A narrative review of the occurrence of posttraumatic stress responses in adolescent and young adult cancer survivors

the ONA take:

Adolescent and young adult cancer survivors seem to be at risk for developing posttraumatic stress symptoms following cancer diagnosis or treatment, according to a review conducted by researchers at St. Jude Children’s Research Hospital in Memphis and Vanderbilt University in Nashville, TN, and published in the journal Clinical Oncology in Adolescents and Young Adults.

The review estimates posttraumatic stress disorder and posttraumatic stress symptoms may be experienced by 0% to 34.8% and 4.4% to 78%, respectively, of adolescent and young adult cancer survivors.

Moreover, researchers identified several unalterable risk factors that have been associated with the occurrence and development of posttraumatic stress response in adolescent and young adult cancer survivors. These risk factors include: female sex, diagnosis during adolescence, treatment intensity, unemployment, lower educational level, history of stressful events, medical late effects, experiencing a relapse or recurrence, and having general anxiety. Although these risk factors are fixed, clinicians may use them to determine which patients are most at risk for developing posttraumatic stress symptoms.

Treatments for posttraumatic stress disorder include pharmacotherapy and cognitive behavior therapy. One program, called Onco-STEP, is an internet-based cognitive behavior therapy intervention that utilizes an expressive writing technique to help patients develop coping strategies and combat fears. A pilot study demonstrated a significant reduction in posttraumatic symptoms and anxiety in 20 young adult cancer survivors.

Young adult cancer survivors may experience posttraumatic stress following cancer diagnosis or treatment.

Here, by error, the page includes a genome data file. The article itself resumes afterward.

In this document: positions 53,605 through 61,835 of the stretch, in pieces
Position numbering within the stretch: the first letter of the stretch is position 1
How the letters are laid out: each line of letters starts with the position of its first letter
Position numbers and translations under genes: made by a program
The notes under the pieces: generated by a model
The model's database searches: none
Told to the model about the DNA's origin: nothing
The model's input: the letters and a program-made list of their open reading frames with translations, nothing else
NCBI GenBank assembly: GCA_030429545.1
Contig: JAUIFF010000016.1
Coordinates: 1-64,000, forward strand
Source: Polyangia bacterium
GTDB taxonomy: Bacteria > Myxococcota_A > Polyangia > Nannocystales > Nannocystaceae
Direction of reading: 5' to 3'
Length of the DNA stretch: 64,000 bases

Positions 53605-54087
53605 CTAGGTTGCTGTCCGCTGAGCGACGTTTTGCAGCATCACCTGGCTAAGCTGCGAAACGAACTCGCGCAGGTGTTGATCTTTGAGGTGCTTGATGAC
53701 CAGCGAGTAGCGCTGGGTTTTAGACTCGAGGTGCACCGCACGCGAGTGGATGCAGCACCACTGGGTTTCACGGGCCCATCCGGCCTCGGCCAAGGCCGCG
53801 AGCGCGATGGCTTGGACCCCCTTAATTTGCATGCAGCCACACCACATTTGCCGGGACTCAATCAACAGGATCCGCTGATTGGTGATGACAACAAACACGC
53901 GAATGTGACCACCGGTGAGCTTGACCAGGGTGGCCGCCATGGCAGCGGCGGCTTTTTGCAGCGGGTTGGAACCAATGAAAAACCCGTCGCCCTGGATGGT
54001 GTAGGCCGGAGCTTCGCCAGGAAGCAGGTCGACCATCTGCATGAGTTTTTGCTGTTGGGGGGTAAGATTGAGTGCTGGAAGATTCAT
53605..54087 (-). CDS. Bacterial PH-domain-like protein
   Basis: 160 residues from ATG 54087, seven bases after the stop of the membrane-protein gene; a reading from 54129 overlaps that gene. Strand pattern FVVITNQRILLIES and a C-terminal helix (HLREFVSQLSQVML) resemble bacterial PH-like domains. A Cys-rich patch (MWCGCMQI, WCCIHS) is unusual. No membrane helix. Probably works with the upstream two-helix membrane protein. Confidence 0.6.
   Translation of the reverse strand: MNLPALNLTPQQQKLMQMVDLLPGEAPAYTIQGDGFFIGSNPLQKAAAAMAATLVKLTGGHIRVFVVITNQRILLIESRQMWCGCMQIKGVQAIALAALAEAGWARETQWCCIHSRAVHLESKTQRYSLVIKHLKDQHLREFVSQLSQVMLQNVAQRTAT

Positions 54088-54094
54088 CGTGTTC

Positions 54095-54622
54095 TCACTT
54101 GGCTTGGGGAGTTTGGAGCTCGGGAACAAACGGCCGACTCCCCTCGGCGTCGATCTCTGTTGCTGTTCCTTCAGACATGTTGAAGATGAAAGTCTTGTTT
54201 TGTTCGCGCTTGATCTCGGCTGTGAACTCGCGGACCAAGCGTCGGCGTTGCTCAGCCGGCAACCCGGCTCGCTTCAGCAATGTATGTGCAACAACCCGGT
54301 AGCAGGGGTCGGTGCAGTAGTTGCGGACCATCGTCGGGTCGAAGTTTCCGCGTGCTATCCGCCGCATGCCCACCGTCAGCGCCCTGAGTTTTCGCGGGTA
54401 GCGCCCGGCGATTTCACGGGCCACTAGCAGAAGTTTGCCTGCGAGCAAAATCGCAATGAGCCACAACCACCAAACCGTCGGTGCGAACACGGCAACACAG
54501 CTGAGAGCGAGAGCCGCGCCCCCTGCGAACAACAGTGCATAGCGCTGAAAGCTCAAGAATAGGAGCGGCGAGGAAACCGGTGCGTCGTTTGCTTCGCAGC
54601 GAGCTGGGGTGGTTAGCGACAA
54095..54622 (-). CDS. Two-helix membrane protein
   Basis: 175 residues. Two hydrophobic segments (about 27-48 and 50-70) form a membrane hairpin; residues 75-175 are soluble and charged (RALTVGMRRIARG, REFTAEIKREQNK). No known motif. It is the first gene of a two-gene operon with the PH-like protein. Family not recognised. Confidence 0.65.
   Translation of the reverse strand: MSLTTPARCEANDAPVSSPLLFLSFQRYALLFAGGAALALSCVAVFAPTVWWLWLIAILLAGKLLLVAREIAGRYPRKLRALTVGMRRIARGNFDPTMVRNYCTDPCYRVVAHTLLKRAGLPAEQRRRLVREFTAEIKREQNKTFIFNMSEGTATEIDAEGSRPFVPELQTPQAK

Young adult cancer survivors may experience posttraumatic stress following cancer diagnosis or treatment.

Abstract: Adolescent and young adult cancer survivors may experience posttraumatic stress responses following cancer diagnosis or treatment.

The current paper reviews 23 studies reporting the occurrence of posttraumatic stress symptoms (PTSS) and posttraumatic stress disorder (PTSD), and associated predictors of these outcomes in adolescent and young adult cancer survivors. Results indicate considerable variability among prevalence estimates of PTSD (0%–34.8%) and PTSS (4.4%–78%).

Measurement inconsistencies limiting the ascertainment of reliable prevalence and risk estimates are discussed in the context of the reviewed literature.

Specifically, differences in assessment measures utilized, the timing of assessment relative to diagnosis, the criteria used to define the outcome, and identification of the precipitating traumatic event may account for discrepancies in prevalence and risk estimates across studies.

The application of specific PTSD diagnostic criteria to a survivorship population is discussed. Empirically supported interventions utilizing cognitive behavioral therapy approaches for the treatment of PTSS in adolescent and young adult cancer survivors are identified.

Keywords: posttraumatic stress, adolescent and young adult, cancer survivors.

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